Tensions Flare Between Mayor And Council Over Closed MeetingOctober 2, 2017 11:35pm
The ongoing feud between Sarnia’s mayor and some members of council has reared its ugly head again.
A lengthy public meeting to discuss plans for a new residential development in Brights Grove, was overshadowed by a debate over the scheduling of Monday’s closed meeting.
When Mayor Mike Bradley stated that the closed in-camera meeting to discuss the Centennial Park boat ramp should have been public, Councillor Matt Mitro interrupted.
“Absolutely untrue,” Mitro said over Bradley.
Bradley responded and apologized to the general public, and stated “this is an internal issue. This is why developers may have some challenges in Sarnia.”
“Point of order,” Mitro challenged. “If you wish to debate sir, get out of the chair, have someone else come, and let’s go.”
Mitro’s comment was not addressed, despite its implication.
Mayor Bradley, who didn’t attend the closed meeting, went on to question why he wasn’t consulted about it.
“If the ombudsman was to investigate, they would come to me about why the meeting was called,” said Bradley. “I was not consulted on that meeting.”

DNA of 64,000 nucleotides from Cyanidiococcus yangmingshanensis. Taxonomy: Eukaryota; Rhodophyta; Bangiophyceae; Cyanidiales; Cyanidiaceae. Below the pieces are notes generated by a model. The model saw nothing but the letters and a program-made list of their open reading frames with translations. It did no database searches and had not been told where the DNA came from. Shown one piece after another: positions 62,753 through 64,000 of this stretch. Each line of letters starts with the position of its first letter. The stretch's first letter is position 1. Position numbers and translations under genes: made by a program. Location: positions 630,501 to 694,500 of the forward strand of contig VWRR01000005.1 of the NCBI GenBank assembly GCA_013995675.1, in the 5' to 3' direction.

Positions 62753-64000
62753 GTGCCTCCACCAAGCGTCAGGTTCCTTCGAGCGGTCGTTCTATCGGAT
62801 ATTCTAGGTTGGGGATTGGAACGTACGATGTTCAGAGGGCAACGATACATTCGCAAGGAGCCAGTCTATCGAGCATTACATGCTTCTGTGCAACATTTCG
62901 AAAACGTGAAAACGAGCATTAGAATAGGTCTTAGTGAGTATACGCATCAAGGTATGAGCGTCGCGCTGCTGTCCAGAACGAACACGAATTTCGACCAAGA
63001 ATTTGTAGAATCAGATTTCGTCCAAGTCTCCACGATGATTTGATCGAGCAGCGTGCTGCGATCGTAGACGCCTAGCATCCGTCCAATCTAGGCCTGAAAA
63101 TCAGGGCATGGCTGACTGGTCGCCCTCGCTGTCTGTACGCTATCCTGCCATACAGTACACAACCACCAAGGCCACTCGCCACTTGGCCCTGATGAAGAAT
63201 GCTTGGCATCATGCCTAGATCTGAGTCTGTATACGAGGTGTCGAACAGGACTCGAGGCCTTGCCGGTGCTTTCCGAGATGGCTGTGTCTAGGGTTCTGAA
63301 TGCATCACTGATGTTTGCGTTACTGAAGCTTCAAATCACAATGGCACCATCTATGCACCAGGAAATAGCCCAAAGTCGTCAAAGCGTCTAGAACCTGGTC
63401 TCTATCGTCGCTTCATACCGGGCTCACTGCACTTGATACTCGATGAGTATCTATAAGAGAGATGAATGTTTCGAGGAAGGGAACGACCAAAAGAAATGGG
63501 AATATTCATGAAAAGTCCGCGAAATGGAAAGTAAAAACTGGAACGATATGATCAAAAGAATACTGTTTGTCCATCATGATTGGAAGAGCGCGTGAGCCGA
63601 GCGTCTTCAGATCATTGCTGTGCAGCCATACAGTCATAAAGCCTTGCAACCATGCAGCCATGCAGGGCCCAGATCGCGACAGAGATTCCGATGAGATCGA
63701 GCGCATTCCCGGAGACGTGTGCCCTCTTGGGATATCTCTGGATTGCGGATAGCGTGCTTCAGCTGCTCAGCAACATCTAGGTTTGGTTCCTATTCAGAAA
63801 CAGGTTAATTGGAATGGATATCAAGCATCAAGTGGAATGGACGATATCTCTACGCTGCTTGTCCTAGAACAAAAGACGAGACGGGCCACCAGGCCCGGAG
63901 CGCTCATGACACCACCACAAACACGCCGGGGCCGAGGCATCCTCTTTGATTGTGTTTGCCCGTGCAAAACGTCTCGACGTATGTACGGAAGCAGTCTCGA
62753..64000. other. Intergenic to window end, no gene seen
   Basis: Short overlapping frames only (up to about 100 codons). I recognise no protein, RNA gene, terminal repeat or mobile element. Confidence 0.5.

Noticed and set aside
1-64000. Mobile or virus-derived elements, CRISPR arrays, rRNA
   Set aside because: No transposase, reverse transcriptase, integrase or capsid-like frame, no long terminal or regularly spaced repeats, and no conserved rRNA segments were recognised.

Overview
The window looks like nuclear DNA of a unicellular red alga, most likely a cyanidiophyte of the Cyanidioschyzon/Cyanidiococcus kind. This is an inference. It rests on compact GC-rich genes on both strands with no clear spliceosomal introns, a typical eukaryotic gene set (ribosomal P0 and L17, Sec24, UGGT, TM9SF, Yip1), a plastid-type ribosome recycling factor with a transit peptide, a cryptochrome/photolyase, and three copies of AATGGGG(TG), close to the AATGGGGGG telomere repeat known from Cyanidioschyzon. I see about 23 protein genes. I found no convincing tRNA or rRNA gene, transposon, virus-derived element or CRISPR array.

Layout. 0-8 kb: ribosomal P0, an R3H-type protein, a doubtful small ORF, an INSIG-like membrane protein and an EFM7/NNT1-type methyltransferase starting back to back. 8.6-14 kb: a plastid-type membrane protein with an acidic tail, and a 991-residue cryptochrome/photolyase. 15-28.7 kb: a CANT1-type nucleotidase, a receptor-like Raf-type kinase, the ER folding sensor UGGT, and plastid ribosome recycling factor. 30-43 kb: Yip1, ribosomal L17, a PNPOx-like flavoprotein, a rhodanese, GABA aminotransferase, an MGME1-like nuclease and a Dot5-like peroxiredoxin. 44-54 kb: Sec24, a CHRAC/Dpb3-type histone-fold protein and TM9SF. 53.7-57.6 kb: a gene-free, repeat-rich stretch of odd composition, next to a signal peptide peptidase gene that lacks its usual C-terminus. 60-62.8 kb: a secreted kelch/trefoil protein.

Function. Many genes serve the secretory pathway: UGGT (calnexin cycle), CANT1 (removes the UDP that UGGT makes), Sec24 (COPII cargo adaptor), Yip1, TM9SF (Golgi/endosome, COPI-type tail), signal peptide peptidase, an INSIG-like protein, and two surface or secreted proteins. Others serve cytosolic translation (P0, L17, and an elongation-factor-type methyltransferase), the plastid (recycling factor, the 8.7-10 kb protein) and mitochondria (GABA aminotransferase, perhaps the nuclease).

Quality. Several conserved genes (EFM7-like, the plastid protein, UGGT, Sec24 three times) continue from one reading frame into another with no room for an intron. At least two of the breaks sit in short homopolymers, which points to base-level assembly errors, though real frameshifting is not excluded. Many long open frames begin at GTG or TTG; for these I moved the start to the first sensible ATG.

Councillor Mitro pointed out that councillor Anne-Marie Gillis — who was absent Monday — was appointed to act as an intermediary for all communications between city staff and Mayor Mike Bradley last fall.
“You’re saying that you are not being consulted and you’re not having the opportunity as chair to be consulted in the process to set up the meeting, is that correct?” said Mitro. “As I recall, we set up a process by which councillor Gillis was to be the go between, have you consulted with her on this matter?”
Sarnia council reported from the closed meeting that Golder Associates had been dismissed as the contract administrator for Centennial Park, due to unsatisfactory performance.
The city will now act as its own contact administrator for the construction of the boat ramp.
During the regular meeting, council approved up to $680,000 in additional spending for Bre-Ex Construction to build the ramp in the water.
City staff said in a report to council that a dewatering contractor was consulted and geo-tech work done has shown that dewatering the site and building a boat ramp in a dry environment would cost an additional $2.2-million.
It’s not known when the work will commence, but staff expect construction and installation could to take ten-12 weeks.
Area boaters are being accommodated at the Bridgeview Marina boat ramp until the new one at Sarnia Bay Marina is operational.